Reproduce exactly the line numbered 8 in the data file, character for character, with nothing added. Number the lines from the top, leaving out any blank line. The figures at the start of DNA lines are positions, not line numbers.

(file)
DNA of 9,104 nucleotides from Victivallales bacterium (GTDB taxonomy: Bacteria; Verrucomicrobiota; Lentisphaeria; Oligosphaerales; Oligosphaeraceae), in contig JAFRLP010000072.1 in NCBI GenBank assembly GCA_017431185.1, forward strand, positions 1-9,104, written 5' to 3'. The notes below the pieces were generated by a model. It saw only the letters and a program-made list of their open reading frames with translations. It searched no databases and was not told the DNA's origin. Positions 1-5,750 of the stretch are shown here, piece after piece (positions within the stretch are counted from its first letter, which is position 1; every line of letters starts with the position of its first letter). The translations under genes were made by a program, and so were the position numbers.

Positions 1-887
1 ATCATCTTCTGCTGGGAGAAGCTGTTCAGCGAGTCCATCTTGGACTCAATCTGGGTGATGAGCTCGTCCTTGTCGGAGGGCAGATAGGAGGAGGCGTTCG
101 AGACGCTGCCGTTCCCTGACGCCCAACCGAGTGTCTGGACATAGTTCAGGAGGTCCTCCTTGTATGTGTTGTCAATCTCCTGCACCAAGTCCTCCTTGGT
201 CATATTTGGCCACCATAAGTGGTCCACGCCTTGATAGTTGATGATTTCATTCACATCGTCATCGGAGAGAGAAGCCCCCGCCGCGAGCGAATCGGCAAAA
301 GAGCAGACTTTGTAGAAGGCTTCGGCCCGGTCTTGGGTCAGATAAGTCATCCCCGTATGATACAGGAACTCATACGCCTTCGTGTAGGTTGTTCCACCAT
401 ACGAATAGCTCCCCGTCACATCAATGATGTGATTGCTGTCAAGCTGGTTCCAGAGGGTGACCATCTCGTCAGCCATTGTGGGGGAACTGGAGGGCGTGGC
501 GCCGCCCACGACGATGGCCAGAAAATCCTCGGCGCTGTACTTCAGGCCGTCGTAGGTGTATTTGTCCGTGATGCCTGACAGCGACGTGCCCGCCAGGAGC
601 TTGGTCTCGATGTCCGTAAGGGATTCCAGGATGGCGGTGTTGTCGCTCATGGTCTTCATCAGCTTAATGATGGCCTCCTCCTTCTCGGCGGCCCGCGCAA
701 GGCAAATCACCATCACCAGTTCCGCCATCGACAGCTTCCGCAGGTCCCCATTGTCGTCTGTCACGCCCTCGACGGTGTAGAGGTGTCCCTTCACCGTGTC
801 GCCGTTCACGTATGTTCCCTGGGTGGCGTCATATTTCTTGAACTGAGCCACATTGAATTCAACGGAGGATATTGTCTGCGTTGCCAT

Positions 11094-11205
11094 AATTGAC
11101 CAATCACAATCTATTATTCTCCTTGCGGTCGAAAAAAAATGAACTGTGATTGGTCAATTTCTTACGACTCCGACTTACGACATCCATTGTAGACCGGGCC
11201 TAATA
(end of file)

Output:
501 GCCGCCCACGACGATGGCCAGAAAATCCTCGGCGCTGTACTTCAGGCCGTCGTAGGTGTATTTGTCCGTGATGCCTGACAGCGACGTGCCCGCCAGGAGC